Thanks Mike. I just cannot believe anyone could sideline Harhart's role in the decline of Slatington and other towns. Maybe the armchair campaign analysts should consider that Harhart LOST Lehigh County..and that Slatington and South Whitehall are now refusing to quaff the Koolaide.


Chris Casey said...

Anybody but Harhart would be a better representative in the Statehouse. The Harhart philosophy is to protect and provide jobs for immediate friends and family, nothing else. Republicans worry about voter fraud and dead people voting, when Harhart is a corpse serving in an office. Now that is fraud. She is extremely vulnerable. First because Corbett is immensely unpopular. His party is not enthused about him. Second, Congressman Dent has no opponent. There won't be that surge of voters who get out just for him. harhart will not have that rising tide to sweep her easily back to harrisburg. Third, Your candidacy will pull away conservative voters tired of her do nothing representation. Mike I honestly don't believe you can win, but you are setting up a scenario that gives the Democrat an excellent chance. If Powell refrains from personal attacks and campaigns on giving the district new blood, and an ACTIVE voice in Harrisburg, as well as tacking to a moderate middle, representing the values of the district, and not the extremes of the Democratic party. She WILL win.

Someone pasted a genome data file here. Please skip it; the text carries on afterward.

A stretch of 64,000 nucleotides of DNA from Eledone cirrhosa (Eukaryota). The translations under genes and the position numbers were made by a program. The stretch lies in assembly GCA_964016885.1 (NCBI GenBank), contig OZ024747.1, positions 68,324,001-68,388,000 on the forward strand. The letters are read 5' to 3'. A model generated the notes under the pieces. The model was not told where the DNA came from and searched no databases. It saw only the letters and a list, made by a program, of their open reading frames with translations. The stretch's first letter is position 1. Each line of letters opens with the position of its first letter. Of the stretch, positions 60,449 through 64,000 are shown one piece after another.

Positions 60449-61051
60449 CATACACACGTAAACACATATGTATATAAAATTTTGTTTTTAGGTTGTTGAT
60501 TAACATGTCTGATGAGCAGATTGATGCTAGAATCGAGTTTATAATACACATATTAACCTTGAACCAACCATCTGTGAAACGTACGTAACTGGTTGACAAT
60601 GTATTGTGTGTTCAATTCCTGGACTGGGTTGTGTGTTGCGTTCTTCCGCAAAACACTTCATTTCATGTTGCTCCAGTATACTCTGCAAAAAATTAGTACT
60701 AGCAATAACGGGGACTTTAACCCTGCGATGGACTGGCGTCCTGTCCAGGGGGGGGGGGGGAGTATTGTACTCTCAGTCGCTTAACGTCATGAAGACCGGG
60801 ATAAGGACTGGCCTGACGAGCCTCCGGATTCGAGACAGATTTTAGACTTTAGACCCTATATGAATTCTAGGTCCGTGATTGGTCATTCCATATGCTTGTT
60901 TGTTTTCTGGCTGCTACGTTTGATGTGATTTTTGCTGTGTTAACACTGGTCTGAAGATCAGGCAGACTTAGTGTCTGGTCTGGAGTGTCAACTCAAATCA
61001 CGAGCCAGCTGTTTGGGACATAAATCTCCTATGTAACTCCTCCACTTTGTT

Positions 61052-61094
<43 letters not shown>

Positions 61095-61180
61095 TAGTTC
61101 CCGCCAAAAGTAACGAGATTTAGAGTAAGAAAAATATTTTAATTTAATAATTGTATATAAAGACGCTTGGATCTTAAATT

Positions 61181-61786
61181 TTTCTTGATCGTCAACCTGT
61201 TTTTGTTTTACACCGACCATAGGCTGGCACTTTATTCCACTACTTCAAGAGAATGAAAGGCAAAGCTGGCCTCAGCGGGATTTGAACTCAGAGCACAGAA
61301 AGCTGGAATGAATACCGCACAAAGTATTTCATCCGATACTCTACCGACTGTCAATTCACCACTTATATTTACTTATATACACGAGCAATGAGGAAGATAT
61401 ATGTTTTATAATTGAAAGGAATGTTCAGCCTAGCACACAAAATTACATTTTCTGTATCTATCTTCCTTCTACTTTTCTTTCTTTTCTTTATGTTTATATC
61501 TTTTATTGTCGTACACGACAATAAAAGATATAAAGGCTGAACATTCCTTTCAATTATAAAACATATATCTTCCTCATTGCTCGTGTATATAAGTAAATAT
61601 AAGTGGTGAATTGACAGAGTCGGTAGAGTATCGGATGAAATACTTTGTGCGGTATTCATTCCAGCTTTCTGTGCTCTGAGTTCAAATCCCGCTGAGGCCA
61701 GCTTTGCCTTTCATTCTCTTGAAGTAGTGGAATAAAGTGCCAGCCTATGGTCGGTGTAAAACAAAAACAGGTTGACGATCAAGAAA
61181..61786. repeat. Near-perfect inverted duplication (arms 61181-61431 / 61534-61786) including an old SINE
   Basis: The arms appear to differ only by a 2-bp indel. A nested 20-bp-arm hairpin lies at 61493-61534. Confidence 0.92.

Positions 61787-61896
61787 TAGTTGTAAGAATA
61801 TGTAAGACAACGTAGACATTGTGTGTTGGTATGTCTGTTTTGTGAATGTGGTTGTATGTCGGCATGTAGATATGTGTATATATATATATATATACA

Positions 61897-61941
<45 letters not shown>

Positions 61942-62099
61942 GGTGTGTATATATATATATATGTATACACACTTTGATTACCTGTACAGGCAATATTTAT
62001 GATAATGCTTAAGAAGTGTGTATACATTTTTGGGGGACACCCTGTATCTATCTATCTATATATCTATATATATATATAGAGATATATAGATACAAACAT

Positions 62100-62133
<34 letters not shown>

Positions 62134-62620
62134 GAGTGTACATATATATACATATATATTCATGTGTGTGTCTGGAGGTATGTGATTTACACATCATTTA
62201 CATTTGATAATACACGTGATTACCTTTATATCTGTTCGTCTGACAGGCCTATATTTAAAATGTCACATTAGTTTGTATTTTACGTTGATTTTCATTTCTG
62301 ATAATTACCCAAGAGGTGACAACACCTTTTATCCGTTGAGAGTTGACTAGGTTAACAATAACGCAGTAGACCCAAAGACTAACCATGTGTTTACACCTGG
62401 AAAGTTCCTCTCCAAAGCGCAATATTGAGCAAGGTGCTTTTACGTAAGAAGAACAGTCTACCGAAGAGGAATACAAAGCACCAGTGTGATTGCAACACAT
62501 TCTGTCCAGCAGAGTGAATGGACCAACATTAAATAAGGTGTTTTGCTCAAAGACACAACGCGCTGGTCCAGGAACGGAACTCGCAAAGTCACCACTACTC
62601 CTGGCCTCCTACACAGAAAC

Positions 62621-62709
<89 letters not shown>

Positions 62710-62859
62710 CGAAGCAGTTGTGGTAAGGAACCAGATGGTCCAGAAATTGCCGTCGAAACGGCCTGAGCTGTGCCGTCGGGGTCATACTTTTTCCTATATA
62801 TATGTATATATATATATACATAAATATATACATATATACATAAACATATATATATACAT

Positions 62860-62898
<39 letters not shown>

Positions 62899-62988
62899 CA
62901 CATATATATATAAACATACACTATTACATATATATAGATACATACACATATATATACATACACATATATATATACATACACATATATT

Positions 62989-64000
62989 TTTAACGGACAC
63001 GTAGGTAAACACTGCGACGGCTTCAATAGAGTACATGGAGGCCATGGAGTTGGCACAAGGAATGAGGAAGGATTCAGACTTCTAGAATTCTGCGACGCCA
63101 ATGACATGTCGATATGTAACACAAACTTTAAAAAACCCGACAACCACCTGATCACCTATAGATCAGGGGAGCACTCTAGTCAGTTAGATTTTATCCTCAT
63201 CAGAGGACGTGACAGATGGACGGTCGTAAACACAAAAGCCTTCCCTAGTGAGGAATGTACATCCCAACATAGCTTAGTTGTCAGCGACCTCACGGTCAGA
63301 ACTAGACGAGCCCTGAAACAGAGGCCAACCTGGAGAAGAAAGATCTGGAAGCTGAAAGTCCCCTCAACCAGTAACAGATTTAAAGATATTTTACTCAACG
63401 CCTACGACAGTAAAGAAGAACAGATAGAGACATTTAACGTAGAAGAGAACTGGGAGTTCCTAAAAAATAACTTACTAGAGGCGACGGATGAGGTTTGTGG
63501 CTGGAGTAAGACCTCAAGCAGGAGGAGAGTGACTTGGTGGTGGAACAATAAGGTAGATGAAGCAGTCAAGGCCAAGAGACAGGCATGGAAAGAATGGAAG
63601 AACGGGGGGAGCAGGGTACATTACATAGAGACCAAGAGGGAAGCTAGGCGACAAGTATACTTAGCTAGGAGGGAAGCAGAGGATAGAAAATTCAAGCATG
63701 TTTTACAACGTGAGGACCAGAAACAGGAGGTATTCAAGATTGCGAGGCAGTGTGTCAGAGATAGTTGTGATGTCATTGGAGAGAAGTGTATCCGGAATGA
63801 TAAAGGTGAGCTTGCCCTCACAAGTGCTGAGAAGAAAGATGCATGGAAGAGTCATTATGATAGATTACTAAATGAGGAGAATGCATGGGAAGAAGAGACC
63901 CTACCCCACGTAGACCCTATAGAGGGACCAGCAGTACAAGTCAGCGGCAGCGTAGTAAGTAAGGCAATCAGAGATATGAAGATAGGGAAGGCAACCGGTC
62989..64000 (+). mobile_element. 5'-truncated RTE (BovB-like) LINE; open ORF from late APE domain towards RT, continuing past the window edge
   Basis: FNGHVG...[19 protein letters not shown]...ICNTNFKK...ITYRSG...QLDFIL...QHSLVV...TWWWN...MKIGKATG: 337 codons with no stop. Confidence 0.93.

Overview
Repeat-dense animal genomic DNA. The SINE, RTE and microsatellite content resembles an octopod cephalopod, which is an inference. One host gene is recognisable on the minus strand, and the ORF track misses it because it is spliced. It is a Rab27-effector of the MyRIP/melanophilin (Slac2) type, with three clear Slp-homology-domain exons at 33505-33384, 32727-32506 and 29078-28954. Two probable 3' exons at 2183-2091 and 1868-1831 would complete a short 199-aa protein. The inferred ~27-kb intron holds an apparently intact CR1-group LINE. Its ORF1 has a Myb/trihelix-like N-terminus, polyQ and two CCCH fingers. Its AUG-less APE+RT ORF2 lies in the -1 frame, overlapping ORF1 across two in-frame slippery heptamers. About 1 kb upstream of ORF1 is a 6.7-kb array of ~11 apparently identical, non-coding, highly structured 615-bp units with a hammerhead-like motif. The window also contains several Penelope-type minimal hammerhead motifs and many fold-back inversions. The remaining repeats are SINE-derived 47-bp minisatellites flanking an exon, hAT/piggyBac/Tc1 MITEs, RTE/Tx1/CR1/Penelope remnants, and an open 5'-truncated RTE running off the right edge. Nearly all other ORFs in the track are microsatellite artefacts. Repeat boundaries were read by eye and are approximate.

If Grammes had knocked of Harhart, this would be a whole different game. but it is not.

michael molovinsky said...

chris, i'm weary of people wanting change, but then accusing independents of being spoilers, with no chance of winning. it's my intention to be the first independent in the state house. corbett won because rendell wasn't the answer. at some point in the near future i will be asking those who have worked with me on many issues for their support, even if they don't live in the 183rd.

Chris Casey said...

mike, I do not mean to disparage you. I respect you for making the effort. It is entirely possible that you will get as many moderate dem votes as you do R votes in november. But I don't drink anyone's Kool-Aid, I make my own. If the election were held today, you would likely get anywhere from 4 to 8% of the vote. Harhart and Powell would be too close to call.

michael molovinsky said...

chris, i know that your intentions were strictly analytical. it is my hope that the voters can be persuaded to put their normal partisanship aside. we agree that harhart is just a seat warmer in harrisburg, and powell has no experience. who knows, maybe you will even support me.